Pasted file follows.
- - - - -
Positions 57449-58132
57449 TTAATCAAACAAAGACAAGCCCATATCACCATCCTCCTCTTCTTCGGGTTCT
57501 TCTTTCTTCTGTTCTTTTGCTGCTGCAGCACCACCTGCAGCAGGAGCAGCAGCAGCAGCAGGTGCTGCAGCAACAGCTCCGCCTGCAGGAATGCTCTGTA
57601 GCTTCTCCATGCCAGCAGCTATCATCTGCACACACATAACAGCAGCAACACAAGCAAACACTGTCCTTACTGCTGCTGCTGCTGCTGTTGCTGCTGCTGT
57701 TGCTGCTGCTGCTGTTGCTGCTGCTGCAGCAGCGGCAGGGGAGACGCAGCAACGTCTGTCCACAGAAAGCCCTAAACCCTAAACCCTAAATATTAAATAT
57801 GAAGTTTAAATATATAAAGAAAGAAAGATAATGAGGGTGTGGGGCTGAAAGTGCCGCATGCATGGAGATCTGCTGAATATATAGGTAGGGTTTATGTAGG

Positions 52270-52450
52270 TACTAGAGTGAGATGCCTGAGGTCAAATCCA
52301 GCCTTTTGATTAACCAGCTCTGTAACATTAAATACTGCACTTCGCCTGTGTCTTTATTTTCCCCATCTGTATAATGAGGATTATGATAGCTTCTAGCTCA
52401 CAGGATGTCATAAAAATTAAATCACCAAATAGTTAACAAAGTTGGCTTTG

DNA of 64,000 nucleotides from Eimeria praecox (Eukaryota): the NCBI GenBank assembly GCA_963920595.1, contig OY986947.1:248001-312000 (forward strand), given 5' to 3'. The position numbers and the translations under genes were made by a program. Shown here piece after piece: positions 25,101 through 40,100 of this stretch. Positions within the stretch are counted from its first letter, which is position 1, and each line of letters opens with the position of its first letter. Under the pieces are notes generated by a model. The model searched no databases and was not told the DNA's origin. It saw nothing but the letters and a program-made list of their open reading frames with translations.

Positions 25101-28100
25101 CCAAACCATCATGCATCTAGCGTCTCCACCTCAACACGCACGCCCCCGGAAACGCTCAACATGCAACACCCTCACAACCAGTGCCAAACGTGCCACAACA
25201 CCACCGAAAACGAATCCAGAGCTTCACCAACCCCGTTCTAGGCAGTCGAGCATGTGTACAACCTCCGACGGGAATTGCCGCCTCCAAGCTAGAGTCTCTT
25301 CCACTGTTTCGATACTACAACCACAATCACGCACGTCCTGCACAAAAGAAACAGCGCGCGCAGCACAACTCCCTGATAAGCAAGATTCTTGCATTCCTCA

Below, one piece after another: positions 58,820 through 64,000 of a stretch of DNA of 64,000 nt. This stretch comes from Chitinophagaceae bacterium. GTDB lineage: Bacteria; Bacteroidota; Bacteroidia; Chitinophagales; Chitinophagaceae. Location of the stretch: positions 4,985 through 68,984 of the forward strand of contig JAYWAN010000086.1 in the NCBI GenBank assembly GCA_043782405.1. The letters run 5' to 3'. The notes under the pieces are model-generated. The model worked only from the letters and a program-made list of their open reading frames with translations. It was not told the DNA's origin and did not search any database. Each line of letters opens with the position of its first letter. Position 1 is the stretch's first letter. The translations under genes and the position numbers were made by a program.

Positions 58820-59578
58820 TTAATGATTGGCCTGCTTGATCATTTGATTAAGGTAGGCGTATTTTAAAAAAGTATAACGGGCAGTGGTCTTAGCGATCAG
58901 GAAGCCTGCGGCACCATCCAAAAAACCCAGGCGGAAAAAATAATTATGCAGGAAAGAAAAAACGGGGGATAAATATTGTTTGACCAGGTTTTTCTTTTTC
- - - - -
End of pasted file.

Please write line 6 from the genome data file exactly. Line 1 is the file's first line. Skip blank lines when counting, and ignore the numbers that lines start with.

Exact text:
57801 GAAGTTTAAATATATAAAGAAAGAAAGATAATGAGGGTGTGGGGCTGAAAGTGCCGCATGCATGGAGATCTGCTGAATATATAGGTAGGGTTTATGTAGG